An herb that has been used for hundreds of years for its valuable sedative medicinal characteristics. Skullcap is a perennial plant kin akin to mint, known for its soothing properties.
Common Name: Skullcap
Scientific Name: Scutellaria lateriflora
Square stems and jagged edges of its leaves, can grow up to three feet tall and is adorned with dainty blue flowers formed by two tongue-like petals.
Folklore & History
Together, the two petals were said to resemble the helmets of medieval European soldiers, hence its common name: skullcap. The herb has a long history of use among Native Americans for an array of ailments. Utilized by the the Cherokee to stimulate menstruation and relieve breast pain, skullcap was employed in the ceremonial transition of young girls to womanhood.
The Cherokee also used infusions and decoctions of skullcap roots for treating diarrhea, kidney problems and to encourage expulsion of the placenta after childbirth. In the 19th century, skullcap was used by herbalists as a remedy for "hysteria," epilepsy, convulsions, rabies, and mental illnesses because of its sedative effects on the nervous system. Recently, skullcap has also been used in weaning patients from barbiturates and tranquilizers.
Skullcap is a perennial indigenous NorthAmerican herb found growing in moist thickets, woods,fields, and bottomlands throughout the continent. Theplant’s geographic range extends from Newfoundland toBritish Columbia and south to Georgia and California.The herb spreads by slender rhizomes and runners.
Skullcap prefers to grow in fertile soil with partial shade to full sun. Requires moderate amounts of water with well drained soil.
Ethical Harvest Practices:
Always ask permission & clear dead brush around the plants when harvesting.
Only harvest Skullcap when it is in full bloom, preferably after the morning dew has dried and before the midday sun has reached it's zenith.
Cut the stem 3 inches above the ground to collect all aerial parts. Tie into bundles, roughly the size of an average bottle neck, with loose twine or hemp rope. Hang in a cool, dry, and well ventilated room out of the sun.
Store in a sealed jar, away from sunlight, in a dark and dry space until ready for use.
The applicable parts of skullcap are the above ground parts. The main, active constituents of Skullcap consist of 2 flavonoids: baicalin and wogonin. Other flavonoids found in skullcap include scutellarin, ikonnikoside I, methoxyflavone, and catalpol.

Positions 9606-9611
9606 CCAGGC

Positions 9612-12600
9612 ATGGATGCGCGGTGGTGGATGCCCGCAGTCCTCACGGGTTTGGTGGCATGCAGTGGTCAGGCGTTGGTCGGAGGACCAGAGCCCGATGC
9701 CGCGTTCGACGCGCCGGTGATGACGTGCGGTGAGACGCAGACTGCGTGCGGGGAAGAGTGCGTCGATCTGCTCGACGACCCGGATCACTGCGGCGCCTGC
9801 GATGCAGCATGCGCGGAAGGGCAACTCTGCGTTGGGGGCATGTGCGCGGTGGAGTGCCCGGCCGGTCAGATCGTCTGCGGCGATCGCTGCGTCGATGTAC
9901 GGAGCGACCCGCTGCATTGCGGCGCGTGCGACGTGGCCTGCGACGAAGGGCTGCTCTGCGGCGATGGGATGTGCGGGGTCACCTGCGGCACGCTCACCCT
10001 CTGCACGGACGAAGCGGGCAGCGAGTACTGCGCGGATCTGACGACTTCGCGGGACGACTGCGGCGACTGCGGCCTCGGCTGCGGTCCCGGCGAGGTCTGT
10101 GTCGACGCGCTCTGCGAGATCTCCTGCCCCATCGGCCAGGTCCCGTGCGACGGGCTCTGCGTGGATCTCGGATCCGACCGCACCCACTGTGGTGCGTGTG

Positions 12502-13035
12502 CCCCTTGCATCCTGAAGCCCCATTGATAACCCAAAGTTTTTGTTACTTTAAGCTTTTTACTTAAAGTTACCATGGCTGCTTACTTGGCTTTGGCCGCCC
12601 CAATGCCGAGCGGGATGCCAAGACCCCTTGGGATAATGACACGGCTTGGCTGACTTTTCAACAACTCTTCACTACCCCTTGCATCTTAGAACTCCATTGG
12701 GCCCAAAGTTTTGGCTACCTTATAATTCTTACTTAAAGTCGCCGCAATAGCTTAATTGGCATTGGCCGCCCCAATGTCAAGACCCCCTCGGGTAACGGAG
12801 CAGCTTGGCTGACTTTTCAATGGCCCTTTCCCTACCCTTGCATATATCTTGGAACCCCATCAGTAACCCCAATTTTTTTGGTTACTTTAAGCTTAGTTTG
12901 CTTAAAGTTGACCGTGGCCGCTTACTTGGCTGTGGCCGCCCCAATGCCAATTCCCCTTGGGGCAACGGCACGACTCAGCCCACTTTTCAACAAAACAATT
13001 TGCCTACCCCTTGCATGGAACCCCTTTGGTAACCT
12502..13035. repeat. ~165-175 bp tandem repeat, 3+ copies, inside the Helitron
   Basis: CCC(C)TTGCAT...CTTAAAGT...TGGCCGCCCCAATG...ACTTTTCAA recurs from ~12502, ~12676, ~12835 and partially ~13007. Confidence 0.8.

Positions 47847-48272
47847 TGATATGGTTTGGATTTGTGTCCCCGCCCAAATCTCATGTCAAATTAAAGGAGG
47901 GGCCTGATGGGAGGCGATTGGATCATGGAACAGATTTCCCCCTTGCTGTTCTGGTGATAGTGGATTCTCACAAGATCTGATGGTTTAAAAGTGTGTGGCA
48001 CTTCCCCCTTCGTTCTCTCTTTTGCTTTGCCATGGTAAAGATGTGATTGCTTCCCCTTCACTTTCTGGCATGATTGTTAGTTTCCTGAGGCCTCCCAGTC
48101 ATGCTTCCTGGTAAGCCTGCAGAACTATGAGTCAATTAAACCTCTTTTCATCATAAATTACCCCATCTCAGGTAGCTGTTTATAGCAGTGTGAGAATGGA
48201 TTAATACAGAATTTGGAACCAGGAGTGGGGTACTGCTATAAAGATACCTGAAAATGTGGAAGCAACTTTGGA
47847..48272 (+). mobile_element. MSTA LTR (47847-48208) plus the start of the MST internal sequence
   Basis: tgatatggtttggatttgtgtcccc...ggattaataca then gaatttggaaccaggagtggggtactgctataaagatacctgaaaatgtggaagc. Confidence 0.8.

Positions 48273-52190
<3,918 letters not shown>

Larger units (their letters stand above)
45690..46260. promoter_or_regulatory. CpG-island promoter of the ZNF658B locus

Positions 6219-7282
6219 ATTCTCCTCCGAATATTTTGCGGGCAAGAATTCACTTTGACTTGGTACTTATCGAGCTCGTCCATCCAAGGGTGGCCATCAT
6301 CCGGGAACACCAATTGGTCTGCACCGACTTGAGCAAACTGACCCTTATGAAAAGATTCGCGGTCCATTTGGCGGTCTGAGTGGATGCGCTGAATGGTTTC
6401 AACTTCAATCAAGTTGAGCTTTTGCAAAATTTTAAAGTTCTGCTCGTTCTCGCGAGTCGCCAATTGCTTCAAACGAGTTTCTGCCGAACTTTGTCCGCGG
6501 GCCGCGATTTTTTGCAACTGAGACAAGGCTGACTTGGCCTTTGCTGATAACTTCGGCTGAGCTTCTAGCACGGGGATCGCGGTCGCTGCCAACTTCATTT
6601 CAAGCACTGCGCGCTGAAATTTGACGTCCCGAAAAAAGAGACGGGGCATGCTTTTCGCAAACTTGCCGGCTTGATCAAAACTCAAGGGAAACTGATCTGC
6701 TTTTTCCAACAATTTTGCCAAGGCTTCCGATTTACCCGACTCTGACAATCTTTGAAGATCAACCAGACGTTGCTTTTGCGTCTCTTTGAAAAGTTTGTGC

Skullcap also contains other powerful constituents such as lignins, resins, tannins, amino acids, and volatile oils.
Dihydropyranocoumarins such as scuteflorins A and B, and compounds such as decursin, chrysin, oroxylin A, dihydrochrysin, dihydrooroxylin A, lupenol, scutellaric acid, pomolic acid, ursolic acid, beta-sitosterol, daucosterol, and palmitic acid have also been isolated from skullcap
Mechanism of Action:
Constituents of skullcap seem to interact with the serotonin receptor 5-HT( 7 ), but it is not known if these constituents act as an agonist or antagonist on the receptor. Skullcap's activity on the 5-HT( 7 ) receptor is at least partly due to the presence of the flavonoids scutellarin and ikonnikoside I.
It is thought that the flavonoid constituents of skullcap might act as GABA agonists and therefore have a sedating and anxiolytic effect. According to animal research, skullcap contains a flavonoid, baicalin, which is reported to bind to the benzodiazepine site of the GABA-alpha receptor.
Fear, restlessness, insomnia, anxiety, musculoskeletal tension, spasms, headache, asthma, spastic cough, Parkinson's, seizure disorders, sleeping pill/drug withdrawal.
In general it is great for nervy shooting pains, headaches, period cramps, numbness, brain fog, fatigue, tremors, anxiety.
Overall it increases our nervous system health, function, and cell communication.
Nervous system trophorestorative, nervine, hypnotic, sedative, & spasmolytic